• Björkman, Johannes; Raatiniemi, Lasse; Setälä, Piritta; Nurmi, Jouni (2021)
    Background The value of shock-index has been demonstrated in hospital triage, but few studies have evaluated its prehospital use. The aim of our study was to evaluate the association between shock-index in prehospital critical care and short-term mortality. Methods We analyzed data from the national helicopter emergency medical services database and the Population Register Centre. The shock-index was calculated from the patients' first measured parameters. The primary outcome measure was 1- and 30-day mortality. Results A total of 22 433 patients were included. The 1-day mortality was 7.5% and 30-day mortality was 16%. The median shock-index was 0.68 (0.55/0.84) for survivors and 0.67 (0.49/0.93) for non-survivors (P = .316) at 30-days. Association between shock-index and mortality followed a U-shaped curve in trauma (shock-index <0.5: odds ratio 2.5 [95% confidence interval 1.8-3.4], shock-index > 1.3: odds ratio 4.4 [2.7-7.2] at 30 days). Patients with neurological emergencies with a low shock-index had an increased risk of mortality (shock-index <0.5: odds ratio 1.8 [1.5-2.3]) whereas patients treated after successful resuscitation from out-of-hospital cardiac arrest, a higher shock-index was associated with higher mortality (shock-index > 1.3: odds ratio 3.5 [2.3-5.4). The association was similar for all ages, but older patients had higher mortality in each shock-index category. Conclusion The shock-index is associated with short time mortality in most critical patient categories in the prehospital setting. However, the marked overlap of shock-index in survivors and non-survivors in all patient categories limits its predictive value.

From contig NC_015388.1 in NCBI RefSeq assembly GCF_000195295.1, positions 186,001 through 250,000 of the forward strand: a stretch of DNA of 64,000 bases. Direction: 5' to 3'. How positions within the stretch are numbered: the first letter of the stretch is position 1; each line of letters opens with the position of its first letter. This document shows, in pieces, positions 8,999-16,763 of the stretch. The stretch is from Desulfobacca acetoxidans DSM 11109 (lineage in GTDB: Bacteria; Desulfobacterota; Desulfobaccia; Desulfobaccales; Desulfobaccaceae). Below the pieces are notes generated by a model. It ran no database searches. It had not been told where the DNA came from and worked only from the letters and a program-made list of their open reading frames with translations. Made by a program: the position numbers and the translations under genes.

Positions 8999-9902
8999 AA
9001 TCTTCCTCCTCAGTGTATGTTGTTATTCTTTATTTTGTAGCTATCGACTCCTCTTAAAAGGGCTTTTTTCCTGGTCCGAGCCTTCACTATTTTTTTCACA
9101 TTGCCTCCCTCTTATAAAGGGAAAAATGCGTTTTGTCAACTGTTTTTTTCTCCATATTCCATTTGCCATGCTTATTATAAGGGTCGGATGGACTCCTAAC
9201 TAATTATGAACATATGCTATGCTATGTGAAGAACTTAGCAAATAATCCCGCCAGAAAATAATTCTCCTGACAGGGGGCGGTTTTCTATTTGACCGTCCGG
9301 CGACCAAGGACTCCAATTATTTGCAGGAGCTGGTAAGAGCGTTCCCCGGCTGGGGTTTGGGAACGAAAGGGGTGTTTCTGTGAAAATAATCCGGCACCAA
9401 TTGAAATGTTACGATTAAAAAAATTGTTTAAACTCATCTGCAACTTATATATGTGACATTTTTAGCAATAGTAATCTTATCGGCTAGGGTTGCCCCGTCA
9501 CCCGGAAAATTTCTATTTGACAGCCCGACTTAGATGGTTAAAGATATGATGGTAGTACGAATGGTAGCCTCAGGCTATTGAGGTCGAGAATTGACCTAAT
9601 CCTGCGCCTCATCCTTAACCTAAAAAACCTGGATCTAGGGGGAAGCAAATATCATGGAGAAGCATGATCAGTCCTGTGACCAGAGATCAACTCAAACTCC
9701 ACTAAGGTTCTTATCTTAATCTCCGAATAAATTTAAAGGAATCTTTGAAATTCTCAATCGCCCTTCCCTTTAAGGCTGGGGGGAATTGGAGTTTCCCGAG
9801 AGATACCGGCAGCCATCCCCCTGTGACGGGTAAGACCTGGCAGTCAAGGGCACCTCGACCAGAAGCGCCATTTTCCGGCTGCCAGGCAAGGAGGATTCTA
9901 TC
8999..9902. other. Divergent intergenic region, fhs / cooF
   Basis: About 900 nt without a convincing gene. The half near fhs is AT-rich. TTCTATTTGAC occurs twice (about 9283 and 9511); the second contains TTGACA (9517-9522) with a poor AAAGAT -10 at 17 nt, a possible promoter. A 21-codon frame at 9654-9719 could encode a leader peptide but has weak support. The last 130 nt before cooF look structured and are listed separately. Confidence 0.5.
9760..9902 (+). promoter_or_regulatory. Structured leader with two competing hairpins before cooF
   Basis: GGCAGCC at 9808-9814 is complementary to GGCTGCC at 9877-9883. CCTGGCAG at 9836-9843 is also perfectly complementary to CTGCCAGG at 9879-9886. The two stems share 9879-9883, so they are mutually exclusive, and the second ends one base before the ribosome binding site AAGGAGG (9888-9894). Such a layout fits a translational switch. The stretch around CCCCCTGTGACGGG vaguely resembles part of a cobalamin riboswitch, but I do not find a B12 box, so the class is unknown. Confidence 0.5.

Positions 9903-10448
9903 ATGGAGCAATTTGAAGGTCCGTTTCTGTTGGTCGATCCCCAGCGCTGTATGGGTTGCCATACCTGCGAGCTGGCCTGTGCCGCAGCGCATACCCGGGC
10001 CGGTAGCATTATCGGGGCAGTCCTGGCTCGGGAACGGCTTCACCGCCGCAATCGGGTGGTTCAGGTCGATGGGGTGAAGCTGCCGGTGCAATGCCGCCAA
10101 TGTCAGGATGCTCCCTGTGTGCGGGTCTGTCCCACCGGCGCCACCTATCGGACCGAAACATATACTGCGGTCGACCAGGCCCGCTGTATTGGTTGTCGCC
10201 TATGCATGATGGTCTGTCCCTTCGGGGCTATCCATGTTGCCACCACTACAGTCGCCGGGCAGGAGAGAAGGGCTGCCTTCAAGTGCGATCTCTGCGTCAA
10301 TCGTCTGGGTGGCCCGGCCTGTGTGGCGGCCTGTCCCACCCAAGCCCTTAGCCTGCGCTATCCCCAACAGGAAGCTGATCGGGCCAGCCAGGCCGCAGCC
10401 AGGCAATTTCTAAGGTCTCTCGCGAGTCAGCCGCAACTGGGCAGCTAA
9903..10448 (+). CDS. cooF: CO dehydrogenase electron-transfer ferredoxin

• Harjola, Pia (Helsingfors universitet, 2016)
    Background: Real-life data on the role of emergency medical services (EMS) in acute heart failure (AHF) are scarce. Our aim was to describe prehospital treatment of AHF and to compare patients using EMS with self-presented, non-EMS patients. Methods: Data were collected retrospectively from three university hospitals in Helsinki metropolitan area between July 1 2012 and July 31 2013. According to the use of EMS, patients were divided into EMS and non-EMS groups. Results: The study included 873 AHF patients. One hundred were (11.5%) EMS and 773 (88.5%) non-EMS. EMS patients tended to have more comorbidities. Initial heart rate (HR) and peripheral oxygen saturation (SpO2) differed between EMS and non-EMS patients; mean HR 89.2 (SD 22.5) vs. 83.7 (21.5) /min (p=0.02) and SpO2 90.3 (8.6) vs. 92.9 (6.6)% (p=0.01). However, on presentation to ED EMS patients' vital signs were similar to non-EMS patients'. On presentation to ED 46.0% were normotensive and 68.2% "warm and wet". Thirty-four percentage of EMS patients received prehospital medication. In-hospital mortality was 6.0% and 7.1% (p=0.84) and length of stay (LOS) 7.7 (7.0) and 8.5 (7.9) days (p= 0.36) in EMS and non-EMS groups. Conclusion: The use of EMS and administration of prehospital medication was low. EMS patients had initially worse HR and SpO2 than non-EMS patients. However, EMS patients' signs improved and were similar on presentation to ED. There was no difference in in-hospital mortality and LOS. This underscores the need for equal attention to any AHF patient independent of the arrival mode.